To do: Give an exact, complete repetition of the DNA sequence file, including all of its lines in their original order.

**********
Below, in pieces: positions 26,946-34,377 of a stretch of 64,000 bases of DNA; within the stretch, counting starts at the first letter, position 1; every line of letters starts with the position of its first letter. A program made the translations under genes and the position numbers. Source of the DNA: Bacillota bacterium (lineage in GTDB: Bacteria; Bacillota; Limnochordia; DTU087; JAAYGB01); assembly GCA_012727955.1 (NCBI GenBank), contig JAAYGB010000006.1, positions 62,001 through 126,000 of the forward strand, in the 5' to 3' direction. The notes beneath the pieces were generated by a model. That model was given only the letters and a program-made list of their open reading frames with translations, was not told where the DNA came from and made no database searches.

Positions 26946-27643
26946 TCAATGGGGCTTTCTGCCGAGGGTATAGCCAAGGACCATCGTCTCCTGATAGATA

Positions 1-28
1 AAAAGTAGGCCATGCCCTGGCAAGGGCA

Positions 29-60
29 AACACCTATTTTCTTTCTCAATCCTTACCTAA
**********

Below, in pieces: positions 26,946-34,377 of a stretch of 64,000 bases of DNA; within the stretch, counting starts at the first letter, position 1; every line of letters starts with the position of its first letter. A program made the translations under genes and the position numbers. Source of the DNA: Bacillota bacterium (lineage in GTDB: Bacteria; Bacillota; Limnochordia; DTU087; JAAYGB01); assembly GCA_012727955.1 (NCBI GenBank), contig JAAYGB010000006.1, positions 62,001 through 126,000 of the forward strand, in the 5' to 3' direction. The notes beneath the pieces were generated by a model. That model was given only the letters and a program-made list of their open reading frames with translations, was not told where the DNA came from and made no database searches.

Positions 26946-27643
26946 TCAATGGGGCTTTCTGCCGAGGGTATAGCCAAGGACCATCGTCTCCTGATAGATA

Positions 1-28
1 AAAAGTAGGCCATGCCCTGGCAAGGGCA

Positions 29-60
29 AACACCTATTTTCTTTCTCAATCCTTACCTAA